Were American Parents Really Selfish? Child Labour in the 19th Century
AbstractUsing the US Commissioner of Labor Survey of 1890, we examine household decisions and parental altruism vis-a-vis their children. Contrary to Parsons and Goldin (1989), we find that parental location choices were dictated by constraints rather than the desire to exploit child labour opportunities. We also find signfiicant income effects on child labour supply, indicating that rising affluence played an important part in the secular decline of child labour. We also find that the effects of childrens' income on their own consumption are weak, once child labour is controlled for.
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Bibliographic InfoPaper provided by C.E.P.R. Discussion Papers in its series CEPR Discussion Papers with number 5675.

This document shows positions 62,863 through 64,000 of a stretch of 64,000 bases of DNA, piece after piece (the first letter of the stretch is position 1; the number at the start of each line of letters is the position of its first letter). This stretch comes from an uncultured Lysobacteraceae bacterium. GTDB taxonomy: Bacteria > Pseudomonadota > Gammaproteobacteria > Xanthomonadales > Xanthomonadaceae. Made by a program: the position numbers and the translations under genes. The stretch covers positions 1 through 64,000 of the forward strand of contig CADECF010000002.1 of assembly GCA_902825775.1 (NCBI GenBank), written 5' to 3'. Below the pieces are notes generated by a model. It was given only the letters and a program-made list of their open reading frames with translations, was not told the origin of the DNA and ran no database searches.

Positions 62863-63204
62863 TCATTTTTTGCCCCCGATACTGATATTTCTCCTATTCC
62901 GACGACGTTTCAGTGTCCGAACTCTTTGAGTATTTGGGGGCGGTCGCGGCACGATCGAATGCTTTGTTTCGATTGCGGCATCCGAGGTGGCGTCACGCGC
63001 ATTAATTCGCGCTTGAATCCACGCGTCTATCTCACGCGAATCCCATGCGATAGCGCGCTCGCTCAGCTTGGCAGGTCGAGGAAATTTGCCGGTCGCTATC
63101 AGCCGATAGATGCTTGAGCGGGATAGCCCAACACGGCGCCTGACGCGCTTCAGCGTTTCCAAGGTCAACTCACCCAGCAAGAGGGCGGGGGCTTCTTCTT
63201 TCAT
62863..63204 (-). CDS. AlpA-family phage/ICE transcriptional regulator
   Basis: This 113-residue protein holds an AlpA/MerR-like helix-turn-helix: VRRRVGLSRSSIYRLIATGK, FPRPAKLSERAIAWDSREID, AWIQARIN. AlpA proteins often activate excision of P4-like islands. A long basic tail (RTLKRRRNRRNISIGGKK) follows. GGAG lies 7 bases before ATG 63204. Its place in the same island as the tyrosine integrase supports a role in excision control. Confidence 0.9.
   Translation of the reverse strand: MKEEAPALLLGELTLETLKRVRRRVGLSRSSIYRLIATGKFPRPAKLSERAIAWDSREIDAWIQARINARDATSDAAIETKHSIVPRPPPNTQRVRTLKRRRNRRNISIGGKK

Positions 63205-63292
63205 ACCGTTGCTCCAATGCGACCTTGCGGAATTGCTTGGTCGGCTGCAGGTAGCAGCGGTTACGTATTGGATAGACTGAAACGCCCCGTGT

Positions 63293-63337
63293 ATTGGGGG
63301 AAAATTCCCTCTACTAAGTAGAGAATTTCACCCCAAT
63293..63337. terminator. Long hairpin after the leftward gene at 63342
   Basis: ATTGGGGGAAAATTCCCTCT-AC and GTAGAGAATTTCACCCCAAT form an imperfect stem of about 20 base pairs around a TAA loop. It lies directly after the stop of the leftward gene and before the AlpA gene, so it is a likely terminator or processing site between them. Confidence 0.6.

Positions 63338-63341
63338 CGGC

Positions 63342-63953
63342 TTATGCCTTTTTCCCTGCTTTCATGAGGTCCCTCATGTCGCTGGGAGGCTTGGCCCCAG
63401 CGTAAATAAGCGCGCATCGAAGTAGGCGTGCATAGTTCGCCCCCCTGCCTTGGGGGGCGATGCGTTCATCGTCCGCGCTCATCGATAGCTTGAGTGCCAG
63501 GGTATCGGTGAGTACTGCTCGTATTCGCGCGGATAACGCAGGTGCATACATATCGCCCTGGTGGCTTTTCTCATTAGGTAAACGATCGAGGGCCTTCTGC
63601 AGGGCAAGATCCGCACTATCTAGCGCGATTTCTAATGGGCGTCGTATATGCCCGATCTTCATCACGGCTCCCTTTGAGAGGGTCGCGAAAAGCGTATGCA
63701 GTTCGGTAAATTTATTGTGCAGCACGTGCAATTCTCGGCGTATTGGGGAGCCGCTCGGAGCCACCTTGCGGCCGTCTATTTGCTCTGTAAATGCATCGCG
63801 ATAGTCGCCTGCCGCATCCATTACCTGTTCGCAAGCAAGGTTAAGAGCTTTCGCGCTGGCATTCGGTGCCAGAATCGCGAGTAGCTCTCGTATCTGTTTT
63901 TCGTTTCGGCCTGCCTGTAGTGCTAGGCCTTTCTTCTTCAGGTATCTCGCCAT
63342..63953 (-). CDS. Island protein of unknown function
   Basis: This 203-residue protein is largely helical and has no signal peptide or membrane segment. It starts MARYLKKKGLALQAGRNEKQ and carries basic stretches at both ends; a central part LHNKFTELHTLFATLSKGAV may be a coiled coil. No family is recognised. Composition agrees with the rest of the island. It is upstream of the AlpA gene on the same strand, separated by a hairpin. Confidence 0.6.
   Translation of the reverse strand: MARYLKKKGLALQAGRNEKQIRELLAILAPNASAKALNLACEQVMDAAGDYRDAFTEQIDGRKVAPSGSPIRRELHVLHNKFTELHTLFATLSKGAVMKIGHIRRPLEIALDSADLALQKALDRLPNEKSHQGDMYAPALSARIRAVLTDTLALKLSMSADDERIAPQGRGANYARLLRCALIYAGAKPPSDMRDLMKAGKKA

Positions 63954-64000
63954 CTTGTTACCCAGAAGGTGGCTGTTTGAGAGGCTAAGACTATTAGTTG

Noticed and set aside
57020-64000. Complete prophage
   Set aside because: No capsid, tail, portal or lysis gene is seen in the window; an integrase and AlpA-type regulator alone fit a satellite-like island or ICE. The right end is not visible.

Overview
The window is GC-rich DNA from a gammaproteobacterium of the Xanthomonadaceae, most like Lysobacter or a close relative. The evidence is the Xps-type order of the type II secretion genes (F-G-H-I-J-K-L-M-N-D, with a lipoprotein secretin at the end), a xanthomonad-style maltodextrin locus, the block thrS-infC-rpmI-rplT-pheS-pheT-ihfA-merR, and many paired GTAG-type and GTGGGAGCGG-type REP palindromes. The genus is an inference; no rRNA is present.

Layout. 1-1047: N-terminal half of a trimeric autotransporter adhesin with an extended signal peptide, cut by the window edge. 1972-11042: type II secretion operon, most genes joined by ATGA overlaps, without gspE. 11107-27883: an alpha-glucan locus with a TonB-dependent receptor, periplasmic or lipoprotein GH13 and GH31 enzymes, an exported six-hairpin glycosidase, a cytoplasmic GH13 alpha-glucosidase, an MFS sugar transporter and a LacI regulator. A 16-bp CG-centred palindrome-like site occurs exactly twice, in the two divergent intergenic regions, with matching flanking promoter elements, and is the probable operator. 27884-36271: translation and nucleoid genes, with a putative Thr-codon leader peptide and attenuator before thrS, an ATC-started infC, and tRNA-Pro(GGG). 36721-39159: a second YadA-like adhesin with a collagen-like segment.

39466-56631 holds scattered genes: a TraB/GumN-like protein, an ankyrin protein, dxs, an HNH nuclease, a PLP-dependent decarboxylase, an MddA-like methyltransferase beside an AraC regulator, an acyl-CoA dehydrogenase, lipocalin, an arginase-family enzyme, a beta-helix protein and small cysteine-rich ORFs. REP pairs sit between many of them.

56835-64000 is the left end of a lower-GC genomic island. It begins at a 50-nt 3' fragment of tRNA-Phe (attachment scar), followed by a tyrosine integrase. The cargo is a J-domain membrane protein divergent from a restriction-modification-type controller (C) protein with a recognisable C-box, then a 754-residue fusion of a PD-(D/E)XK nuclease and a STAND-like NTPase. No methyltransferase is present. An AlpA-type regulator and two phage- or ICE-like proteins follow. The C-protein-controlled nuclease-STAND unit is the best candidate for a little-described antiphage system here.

Date of creation: May 2006
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Find related papers by JEL classification:
- D13 - Microeconomics - - Household Behavior - - - Household Production and Intrahouse Allocation
- J13 - Labor and Demographic Economics - - Demographic Economics - - - Fertility; Family Planning; Child Care; Children; Youth
- N31 - Economic History - - Labor and Consumers, Demography, Education, Health, Welfare, Income, Wealth, Religion, and Philanthropy - - - U.S.; Canada: Pre-1913
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